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2009 Jeep Patriot Road Test
The perfect entry-level Jeep
By Kevin 'Crash' Corrigan
When Jeep first launched the Patriot, I was none too sure about it. After all, it's based on the Dodge Caliber, and although I love the value for money aspect of that vehicle, I couldn't quite fathom a Jeep version of it. Aren't Jeeps supposed to be rugged, go-anywhere types of vehicles? Would you call a Dodge Caliber with 4WD one of those?
Well, I'm ready to eat my words and take back everything that I have thought about the Patriot in the past, because after spending a week in the newest one, I totally get it. It's been significantly refreshed for 2009.
Yes, the Patriot might be the lightweight of the Jeep lineup, but it's no stick in the mud wuss. During a week of testing, I ventured out onto the odd cottage trail and was quite impressed with the way the vehicle handled these rough tracks. In fact, I even took a little tour off the trail once or twice, but don't mention that to the guys at Jeep!
Now while you might not wish to tackle the Rubicon Trail in one, the Jeep Patriot can certainly handle what most owners will want to throw at it. You don't exactly need a lifted Jeep Wrangler with swamp tires to get to most cottages. If you do, then let's not fool ourselves that it's a cottage retreat you own; it's probably what is known to the rest of us as a shack in the middle of hell or beyond.
Ground clearance and tires are really the only things that stop you from going deeper into the bush with the Patriot, but then again, how does the old saying go ... "all four-wheel-drive enables you to do is to get stuck even further in!"
Most buyers will be more than happy with the off-road prowess of the Patriot, and they'll be happy with its on-road qualities too, because it's a lovely little vehicle to drive. In fact, as an everyday runaround, I'd welcome one in my driveway.
The Patriot is a decent size without being a large SUV. It will carry five adult-sized people in comfort and appears to have been built fairly tough. In fact, the roof rack fitted to my tester was one of the most robust I've ever seen on a vehicle like this. You could almost swing from it.
A real fuel miser
Fuel costs have made us all sweat a little lately and although the price has gone back down just recently (July 2009), anyone who believes it will stay under a dollar a litre is probably delusional, to say the least. This, however, is not of major concern for the owners of Jeep's little 4x4 wonder, because the Patriot can travel around 40 miles on just a gallon of the liquid gold.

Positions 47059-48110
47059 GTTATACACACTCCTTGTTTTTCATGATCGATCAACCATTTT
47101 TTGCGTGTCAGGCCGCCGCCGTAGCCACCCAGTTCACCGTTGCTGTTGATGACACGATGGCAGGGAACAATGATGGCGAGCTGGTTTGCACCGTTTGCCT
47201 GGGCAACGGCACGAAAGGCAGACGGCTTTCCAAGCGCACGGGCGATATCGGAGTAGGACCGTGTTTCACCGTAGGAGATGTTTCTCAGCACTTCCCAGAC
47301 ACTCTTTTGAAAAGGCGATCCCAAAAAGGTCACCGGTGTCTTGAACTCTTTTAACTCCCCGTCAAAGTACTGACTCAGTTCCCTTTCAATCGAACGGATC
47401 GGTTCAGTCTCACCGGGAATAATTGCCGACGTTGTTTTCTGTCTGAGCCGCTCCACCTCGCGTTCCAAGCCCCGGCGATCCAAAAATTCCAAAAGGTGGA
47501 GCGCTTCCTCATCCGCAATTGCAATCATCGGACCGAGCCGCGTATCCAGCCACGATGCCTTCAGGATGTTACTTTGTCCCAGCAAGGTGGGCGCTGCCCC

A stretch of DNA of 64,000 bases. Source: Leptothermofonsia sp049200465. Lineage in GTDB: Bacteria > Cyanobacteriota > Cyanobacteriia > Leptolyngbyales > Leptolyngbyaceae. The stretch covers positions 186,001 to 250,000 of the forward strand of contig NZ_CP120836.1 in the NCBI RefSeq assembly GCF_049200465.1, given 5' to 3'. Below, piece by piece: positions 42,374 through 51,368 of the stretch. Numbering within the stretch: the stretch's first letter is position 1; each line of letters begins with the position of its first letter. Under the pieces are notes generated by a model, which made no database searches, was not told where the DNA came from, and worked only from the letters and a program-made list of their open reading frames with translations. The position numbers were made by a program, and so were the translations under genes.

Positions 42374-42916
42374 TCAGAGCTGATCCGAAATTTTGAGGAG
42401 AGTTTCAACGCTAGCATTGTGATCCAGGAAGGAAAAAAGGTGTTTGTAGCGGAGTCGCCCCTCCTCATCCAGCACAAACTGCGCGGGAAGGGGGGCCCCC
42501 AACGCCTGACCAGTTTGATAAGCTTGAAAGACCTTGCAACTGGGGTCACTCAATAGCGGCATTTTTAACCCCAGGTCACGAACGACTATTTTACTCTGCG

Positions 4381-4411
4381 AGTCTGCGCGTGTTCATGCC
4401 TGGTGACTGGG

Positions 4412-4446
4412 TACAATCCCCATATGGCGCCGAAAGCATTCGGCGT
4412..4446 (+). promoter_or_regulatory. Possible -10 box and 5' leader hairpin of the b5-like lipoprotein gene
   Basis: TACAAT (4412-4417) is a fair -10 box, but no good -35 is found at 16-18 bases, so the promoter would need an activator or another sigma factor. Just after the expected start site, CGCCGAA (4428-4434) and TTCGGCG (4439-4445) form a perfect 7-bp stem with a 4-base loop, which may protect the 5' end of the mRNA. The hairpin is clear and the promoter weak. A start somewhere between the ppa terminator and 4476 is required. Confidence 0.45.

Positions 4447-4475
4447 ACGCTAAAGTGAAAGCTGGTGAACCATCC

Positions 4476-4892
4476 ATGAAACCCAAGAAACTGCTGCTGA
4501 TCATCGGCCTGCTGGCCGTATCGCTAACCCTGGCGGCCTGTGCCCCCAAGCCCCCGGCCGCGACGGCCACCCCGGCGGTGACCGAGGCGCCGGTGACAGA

Powered by a 2.4-litre, four-cylinder engine, my tester came with a five-speed stick shift, which is the way I would equip it if I were purchasing one. The manual gearbox allows you to get the most out of the vehicle and makes the Patriot a lot of fun to drive. It also helps with acceleration situations, such as merging onto highways.
New and improved interior
One of the peeves that I had with the first version of the Patriot was the interior, as it looked very un-Jeep-like, and reminded me too much of the Dodge Caliber. Not that the Caliber dash layout was not pleasant enough, it's just wasn't suited to a Jeep. Well, the company has sorted that out now -- kind of. The new 2009 Patriot now sports a rather nice rounded-style fascia, to which it is much better suited. However, from what I understand, the new Dodge Caliber will carry a similar-style dash, so maybe I'll be thinking the same about it, just in reverse.
Comfort and ride quality is pretty good on the vehicle, and when you consider what you get for the money ($18,995 base, $25,040 as tested), I think that the vehicle is extremely well priced. It looks great from the outside, comes with lots of nice features as standard, and for the money is a real pleasure to drive.
In my mind, it's an almost perfect vehicle for drivers who want the added security of a 4x4, but don't want to be forever paying for it at the pumps!
I heard once that the reason the company produced the Jeep Patriot was because its stand-alone Jeep dealers (mostly south of the border) were impressed with the Dodge Caliber and wanted a similar model to offer their customers. At first I didn't quite understand the logic behind putting a soft-roader on the lot, but now I do, because this is the perfect entry-level Jeep.
Green Light: A good size, capable, and is thrifty on fuel.
Yellow Light: It's an entry-level Jeep, don't push it too hard!
Red Light: Other Jeep owners might make fun of you, but you'll laugh back as you pass them at the pumps.
Kevin 'Crash' Corrigan, a member of AJAC, is a regular contributor to CarTest.ca.
Posted July 19, 2009